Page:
Chinese folklore characterizes the horse as a symbol of prosperity and vitality - something that could bode well for the upcoming Lunar calendar year of 4,712. A fifteen-day New Year celebration begins Friday.

The Lunar New Year is China’s most important cultural celebration and this year it begins today.

Tina Liao is president of the Tucson Chinese Cultural Association. She said the celebration generates the worlds largest mass-migration as people rush to their hometowns to visit relatives.

"People in China, no matter where you are, will try to travel back to where the parents are…New Year's eve dinner during the New Year...that’s the most important thing; the family reunion," Laio said.

She said the Lunar New Year is like an entire country trying to have a family reunion…all at the same time. She has been able to go to China twice during the 25 years she’s lived in Tucson.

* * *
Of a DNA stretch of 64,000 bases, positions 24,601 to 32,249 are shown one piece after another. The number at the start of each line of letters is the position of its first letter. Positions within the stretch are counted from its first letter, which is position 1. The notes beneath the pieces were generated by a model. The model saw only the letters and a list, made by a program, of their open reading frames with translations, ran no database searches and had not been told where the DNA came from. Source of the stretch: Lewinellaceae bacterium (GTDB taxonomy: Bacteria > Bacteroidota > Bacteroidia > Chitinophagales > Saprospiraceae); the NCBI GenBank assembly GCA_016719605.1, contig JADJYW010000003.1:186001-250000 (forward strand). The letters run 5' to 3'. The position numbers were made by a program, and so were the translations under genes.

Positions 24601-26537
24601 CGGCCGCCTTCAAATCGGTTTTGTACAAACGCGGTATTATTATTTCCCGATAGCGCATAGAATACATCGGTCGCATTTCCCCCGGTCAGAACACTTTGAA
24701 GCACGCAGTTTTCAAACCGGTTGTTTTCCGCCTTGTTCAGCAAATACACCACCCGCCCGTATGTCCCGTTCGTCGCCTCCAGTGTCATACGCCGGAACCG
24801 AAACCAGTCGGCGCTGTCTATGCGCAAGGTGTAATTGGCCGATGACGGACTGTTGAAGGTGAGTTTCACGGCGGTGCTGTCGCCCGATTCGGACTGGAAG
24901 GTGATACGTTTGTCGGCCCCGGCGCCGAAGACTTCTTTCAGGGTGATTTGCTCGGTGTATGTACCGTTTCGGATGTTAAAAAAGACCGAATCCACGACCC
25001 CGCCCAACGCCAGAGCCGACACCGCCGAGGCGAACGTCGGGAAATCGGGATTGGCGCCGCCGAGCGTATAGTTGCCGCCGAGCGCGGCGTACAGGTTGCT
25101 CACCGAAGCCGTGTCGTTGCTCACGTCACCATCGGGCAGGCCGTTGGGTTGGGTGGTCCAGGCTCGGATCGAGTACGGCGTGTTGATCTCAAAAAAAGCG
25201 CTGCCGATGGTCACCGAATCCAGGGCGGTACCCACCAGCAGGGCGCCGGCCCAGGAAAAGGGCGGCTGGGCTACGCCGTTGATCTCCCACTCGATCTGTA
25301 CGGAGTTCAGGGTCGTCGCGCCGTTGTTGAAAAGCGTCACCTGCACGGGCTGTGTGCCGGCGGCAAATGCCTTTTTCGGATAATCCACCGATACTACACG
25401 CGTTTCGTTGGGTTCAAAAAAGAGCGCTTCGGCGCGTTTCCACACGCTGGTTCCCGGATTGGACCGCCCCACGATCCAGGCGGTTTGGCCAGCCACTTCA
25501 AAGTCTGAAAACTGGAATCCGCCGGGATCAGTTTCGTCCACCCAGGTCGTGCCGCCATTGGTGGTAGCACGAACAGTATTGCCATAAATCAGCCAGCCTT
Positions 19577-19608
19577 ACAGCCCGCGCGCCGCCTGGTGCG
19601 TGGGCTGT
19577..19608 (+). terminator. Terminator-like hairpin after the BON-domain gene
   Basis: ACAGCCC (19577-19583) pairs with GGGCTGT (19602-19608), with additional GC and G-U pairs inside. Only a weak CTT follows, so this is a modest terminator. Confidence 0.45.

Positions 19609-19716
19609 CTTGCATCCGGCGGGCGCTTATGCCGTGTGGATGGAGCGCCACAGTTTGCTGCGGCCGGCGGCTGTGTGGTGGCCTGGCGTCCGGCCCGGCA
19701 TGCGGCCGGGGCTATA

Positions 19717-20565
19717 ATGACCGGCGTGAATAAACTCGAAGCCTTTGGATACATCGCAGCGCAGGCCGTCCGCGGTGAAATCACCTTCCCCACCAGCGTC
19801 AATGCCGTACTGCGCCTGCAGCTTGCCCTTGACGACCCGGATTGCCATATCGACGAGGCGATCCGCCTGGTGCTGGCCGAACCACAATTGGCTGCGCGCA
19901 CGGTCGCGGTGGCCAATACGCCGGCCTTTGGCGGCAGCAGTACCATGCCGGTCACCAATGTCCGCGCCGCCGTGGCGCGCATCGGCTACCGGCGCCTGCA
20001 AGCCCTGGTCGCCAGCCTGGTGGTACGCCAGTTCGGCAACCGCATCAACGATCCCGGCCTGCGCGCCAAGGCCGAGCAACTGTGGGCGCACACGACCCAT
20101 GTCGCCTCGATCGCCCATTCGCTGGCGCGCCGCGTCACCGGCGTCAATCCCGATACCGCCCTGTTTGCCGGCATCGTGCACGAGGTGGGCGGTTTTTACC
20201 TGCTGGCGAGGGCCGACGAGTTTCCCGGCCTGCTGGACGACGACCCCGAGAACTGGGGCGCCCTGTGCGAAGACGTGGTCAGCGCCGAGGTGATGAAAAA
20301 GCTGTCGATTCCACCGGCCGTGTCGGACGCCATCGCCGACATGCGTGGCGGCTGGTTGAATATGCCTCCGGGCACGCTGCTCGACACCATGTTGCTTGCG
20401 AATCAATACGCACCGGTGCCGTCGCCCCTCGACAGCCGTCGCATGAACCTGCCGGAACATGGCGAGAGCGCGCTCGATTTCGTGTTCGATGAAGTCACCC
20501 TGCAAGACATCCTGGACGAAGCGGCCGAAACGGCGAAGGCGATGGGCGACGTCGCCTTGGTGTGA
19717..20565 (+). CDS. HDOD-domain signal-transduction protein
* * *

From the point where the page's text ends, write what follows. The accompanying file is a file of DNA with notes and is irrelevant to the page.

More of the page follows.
Because it’s not always possible to travel, it’s become important for her and other members of the Chinese-American community in the Tucson to preserve the cultural traditions of this important holiday –many of which involve food.

"Two things are a must… one’s the fish… the whole fish," she said. "Usually, the Chinese like to eat the whole fish, the whole duck, the whole chicken… suppose you have a whole fish and you have some left over…that’s the sign of prosperity. The other thing is the dumpling…the whole family gets together to make the dumplings."

Liao is a relative newcomer in a community of Chinese immigrants in Tucson made up of students, working professionals, and many long-time residents that have multi-generational roots in the Southwest. She came to Tucson 25 years ago to study at the University of Arizona, and she stayed to make a living and raise a family.

The Lunar New Year celebration lasts 15 days and concludes this year on Feb. 14.